Managing pain after surgery

Surgery and pain pills used to go hand in hand. After all, you need a strong prescription pain medication to ensure you aren’t in pain after a procedure, right?

Turns out not only is prescription pain medication not always needed, but often not advisable after surgery, because it can raise the risk of opioid addiction. As a result, surgeons today are rethinking post-surgical pain management strategies. And if you’re going under the knife, you should too.

In the 1990s, the number of opioid prescriptions written for people undergoing surgery or experiencing pain conditions grew — and so did related problems. As a result, “We are in a current opioid epidemic, with 91 substance-related deaths each day, according to the CDC,” says Dr. Elizabeth Matzkin, an orthopedic surgeon and assistant professor at Harvard Medical School.

This is not just a young person’s problem. The Substance Abuse and Mental Health Services Administration estimates that the proportion of older adults who misuse opioids is set to double between 2004 and 2020, from 1.2% to 2.4%. In 2016, more than 500,000 Medicare Part D beneficiaries were given an opioid prescription by their doctor — and the average dose was well above recommended amounts.

Rethinking pain management

“Orthopedic surgeons are the third highest prescriber of opioid analgesics in the United States, and we are therefore in a pivotal position to change the current overprescribing patterns for postoperative pain management,” says Dr. Matzkin. Today, surgeons like her are increasingly turning toward non-opioid medications and other options to manage pain. And they’ve also started having more conversations with patients before surgery to come up with safer treatment plans ahead of time.

If you’re scheduled for a surgical procedure, having a plan to control pain after the surgery may help you avoid unnecessary use of opioids.

4 tips for effective and safer ways to manage your pain

Avoid opioid pain pills whenever possible. In many cases, non-opioid pain relievers, such as ibuprofen (Advil) and acetaminophen (Tylenol), will control postsurgical pain if taken as recommended. “We just completed a study of 163 knee arthroscopy patients who were sent home with non-opioid pain management,” says Dr. Matzkin. Based on the findings of this study, 82% of patients who undergo arthroscopic partial meniscectomy (a common knee surgery) or chondroplasty (a procedure to repair cartilage in the knee) can achieve satisfactory pain control with non-opioid pain management.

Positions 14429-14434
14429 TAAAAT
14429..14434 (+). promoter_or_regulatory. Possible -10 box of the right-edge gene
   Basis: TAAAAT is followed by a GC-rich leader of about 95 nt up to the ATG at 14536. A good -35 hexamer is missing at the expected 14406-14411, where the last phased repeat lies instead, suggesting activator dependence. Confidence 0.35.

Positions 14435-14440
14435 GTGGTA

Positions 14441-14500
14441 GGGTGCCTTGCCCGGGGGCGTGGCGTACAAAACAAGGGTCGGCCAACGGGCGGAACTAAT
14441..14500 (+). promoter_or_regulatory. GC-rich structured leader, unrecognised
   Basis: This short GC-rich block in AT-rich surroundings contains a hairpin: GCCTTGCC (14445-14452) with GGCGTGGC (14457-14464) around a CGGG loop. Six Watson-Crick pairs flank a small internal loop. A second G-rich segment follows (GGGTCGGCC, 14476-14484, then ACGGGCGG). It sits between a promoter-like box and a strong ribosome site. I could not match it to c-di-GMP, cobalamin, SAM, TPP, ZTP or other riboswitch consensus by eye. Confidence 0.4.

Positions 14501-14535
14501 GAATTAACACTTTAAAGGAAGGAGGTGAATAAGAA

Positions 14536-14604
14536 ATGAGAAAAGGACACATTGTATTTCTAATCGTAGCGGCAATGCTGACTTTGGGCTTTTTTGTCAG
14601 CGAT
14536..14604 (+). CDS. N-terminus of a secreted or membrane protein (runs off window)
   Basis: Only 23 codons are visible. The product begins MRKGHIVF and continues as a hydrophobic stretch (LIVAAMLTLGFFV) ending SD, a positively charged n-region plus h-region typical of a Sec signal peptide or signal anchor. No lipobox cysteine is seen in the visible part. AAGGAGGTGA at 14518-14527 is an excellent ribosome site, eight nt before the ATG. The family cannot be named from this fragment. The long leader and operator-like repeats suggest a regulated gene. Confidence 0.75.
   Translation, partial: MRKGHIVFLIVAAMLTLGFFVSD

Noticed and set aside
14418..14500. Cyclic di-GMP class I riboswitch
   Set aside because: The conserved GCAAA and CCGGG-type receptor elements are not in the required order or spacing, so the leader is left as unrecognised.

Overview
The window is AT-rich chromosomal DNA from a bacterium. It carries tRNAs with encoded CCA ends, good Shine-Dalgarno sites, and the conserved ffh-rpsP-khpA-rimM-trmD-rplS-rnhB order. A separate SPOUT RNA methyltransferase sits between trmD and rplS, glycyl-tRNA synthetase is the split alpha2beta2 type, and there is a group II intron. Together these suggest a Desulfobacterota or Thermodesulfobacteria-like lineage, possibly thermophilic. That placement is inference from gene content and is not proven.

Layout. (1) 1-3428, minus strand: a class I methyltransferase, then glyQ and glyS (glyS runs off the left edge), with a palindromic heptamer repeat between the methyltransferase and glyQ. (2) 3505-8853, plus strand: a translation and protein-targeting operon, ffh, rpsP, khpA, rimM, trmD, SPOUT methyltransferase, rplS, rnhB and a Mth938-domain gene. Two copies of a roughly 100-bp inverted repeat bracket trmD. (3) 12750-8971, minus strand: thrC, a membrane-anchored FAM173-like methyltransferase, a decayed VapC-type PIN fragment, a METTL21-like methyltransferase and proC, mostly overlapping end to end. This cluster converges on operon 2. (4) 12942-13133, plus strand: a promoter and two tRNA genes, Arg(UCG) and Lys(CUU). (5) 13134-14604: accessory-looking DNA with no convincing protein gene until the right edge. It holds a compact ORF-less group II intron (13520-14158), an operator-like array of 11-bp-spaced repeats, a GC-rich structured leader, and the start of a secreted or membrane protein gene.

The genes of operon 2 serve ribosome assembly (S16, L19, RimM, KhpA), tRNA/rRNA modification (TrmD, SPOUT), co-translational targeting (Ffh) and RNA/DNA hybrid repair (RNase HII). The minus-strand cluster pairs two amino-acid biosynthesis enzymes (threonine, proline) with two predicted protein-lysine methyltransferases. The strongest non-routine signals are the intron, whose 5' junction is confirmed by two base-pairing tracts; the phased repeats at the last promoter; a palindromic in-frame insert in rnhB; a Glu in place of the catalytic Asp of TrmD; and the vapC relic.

Limit opioid medication use. If it is necessary to use an opioid, limit the amount of time you take it, says Dr. Christopher Chiodo, an instructor in orthopedic surgery at Harvard Medical School. Ideally, you should take it for less than a week — and only when other options won’t work, he says. One way to reduce the amount of opioid medication you are taking is to alternate it with non-opioid treatments, such as ibuprofen or acetaminophen, if your doctor approves.

Adjust your expectations. “Orthopedic surgeons are also setting expectations for patients preoperatively. “When people are having surgery, they should expect to have some pain or discomfort,” says Dr. Matzkin. While no one should have to endure excruciating pain, having some pain is okay. “Letting people know that it’s okay to have some pain can actually reduce the amount of pain medications required,” says Dr. Chiodo. Sometimes when people aren’t told to expect some discomfort or pain, they get nervous when they experience it, which leads to more medication use. Think of surgery like you would exercise: you’ll be sore afterward, but you wouldn’t (and shouldn’t) take an opioid pain reliever to address the problem.